Guardianship Attorney in Houston, Texas
A guardianship is utilized to protect someone unable to take care of themselves. Some people need help making decisions and managing their daily affairs because of their age, injury, or disease. If this happens, a court of law may appoint a guardian for them. A guardianship attorney can help you with this process. Call us at 832-479-4499 to know more.
A legal guardian will take care of the ward, or the individual who needs special protection and guidance. A guardian has the authority to legally make decisions for the ward and manage their ward’s financial and personal affairs. In Texas, the process of appointing a legal guardian includes:
- Filing a petition in a Texas court
- Having a hearing in court
- Having a judge appoint a legal guardian, if needed
If you want to know more about how guardianship works in Texas, don’t hesitate to connect with one of our experienced Houston guardianship attorneys. We’d gladly help and give you legal advice. Call our law firm at 832-479-4499.
Since having a guardian involves removing the individual’s rights, it should be the last resort in protecting their best interests. Before appointing a guardian, alternatives are usually explored first, such as:
- Finding a representative to help the individual manage their bills and finances
- Finding a representative to help the individual manage their case, including their personal affairs and healthcare directives
- Setting up trusts
- Durable powers of attorney for health care
- Enrolling the individual in community services
Once the court appoints a legal guardian, it is usually permanent. However, if the situation improves, a judge can revoke guardianship.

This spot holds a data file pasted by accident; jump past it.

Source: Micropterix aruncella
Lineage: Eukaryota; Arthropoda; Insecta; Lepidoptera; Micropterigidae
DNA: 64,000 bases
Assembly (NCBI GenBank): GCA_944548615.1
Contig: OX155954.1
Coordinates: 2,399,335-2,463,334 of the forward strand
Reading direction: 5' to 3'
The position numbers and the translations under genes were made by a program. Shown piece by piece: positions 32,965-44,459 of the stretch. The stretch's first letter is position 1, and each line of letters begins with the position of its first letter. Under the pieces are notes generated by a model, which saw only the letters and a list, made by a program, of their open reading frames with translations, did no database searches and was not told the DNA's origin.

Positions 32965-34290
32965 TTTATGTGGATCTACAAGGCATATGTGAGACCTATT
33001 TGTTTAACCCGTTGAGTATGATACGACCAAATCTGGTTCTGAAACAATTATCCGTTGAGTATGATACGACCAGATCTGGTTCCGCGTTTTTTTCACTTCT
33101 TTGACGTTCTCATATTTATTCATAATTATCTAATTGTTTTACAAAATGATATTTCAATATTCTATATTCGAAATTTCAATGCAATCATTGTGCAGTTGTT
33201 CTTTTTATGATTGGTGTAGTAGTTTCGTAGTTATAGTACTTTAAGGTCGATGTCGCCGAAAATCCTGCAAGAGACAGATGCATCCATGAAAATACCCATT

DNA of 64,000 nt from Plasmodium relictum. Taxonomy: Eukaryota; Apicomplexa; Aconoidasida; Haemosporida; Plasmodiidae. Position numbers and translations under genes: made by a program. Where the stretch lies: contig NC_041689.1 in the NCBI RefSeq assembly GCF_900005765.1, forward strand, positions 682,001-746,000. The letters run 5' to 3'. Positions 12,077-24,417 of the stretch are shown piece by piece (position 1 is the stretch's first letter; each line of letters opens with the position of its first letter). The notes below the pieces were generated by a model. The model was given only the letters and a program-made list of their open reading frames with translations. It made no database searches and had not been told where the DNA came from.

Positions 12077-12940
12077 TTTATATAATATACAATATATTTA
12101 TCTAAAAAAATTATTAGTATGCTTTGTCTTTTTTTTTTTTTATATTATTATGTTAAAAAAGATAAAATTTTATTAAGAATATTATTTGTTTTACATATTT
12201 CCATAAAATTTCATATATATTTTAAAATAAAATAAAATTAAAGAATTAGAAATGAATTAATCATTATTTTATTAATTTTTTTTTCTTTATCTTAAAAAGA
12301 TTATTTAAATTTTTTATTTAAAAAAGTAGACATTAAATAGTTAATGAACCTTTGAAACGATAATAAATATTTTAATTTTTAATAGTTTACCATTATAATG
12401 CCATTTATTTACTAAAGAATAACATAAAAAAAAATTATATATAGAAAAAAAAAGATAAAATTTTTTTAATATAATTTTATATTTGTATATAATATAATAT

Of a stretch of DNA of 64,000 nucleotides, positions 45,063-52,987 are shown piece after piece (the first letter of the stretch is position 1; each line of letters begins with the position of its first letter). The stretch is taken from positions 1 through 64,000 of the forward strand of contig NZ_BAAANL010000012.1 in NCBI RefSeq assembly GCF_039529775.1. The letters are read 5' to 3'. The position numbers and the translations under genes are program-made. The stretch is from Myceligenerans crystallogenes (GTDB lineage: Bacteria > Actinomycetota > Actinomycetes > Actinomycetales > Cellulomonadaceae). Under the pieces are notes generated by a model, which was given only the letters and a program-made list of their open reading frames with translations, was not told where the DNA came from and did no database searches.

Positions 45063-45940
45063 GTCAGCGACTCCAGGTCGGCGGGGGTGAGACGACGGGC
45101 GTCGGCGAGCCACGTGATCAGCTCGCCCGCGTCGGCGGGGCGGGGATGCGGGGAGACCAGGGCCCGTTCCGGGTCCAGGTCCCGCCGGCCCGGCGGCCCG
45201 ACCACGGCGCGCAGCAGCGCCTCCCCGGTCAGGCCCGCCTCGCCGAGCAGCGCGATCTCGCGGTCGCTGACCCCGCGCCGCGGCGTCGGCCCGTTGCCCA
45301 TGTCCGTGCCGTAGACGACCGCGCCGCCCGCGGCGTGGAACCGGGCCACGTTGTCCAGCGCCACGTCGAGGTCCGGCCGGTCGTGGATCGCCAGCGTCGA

Guardianship is not something that we should take lightly. It is often permanent and can have significant effects on someone’s life. Our trustworthy Houston guardianship lawyers can help you go through the legal process to be confident about the future. Contact our Texas law firm today at 832-479-4499.
A court may appoint a legal guardian to take care of a minor if they see the need for it. A court may assign guardianship if:
- Both parents abandoned the minor
- Both parents have passed away
- Both parents aren’t capable of providing care for the child.
The court may assign guardianship to a family friend, relative, or someone the court may feel will act according to the child’s best interest. As the child’s legal guardian, the court grants custody of the child. They may also manage the child’s financial affairs and exercise control over the child’s properties and assets.
If you need help processing a guardianship for a minor don’t hesitate to give us a call. Talk to a guardianship attorney and call 832-479-4499 today.
Guardianship of the Person
Anyone with the legal custody of a child is responsible for providing for the child’s needs. A minor’s parents are still required legally to support the child financially. Still, the appointed guardian ensures that the child has clothing, shelter, food, proper education, and healthcare. The guardian is also responsible for making decisions about the child’s education and medical care. As mandated by the court, the guardian maintains custody of the child until they reach legal age or until the court decides that the child doesn’t need guardianship.
Guardianship of the Estate
If the child owns a significant amount of property or money, a judge appoints a guardian of the estate to maintain and preserve the child’s properties and assets. Also called a financial guardian, a guardian of the estate makes all monetary decisions for the child until they reach the age of eighteen or until the child’s assets are consumed.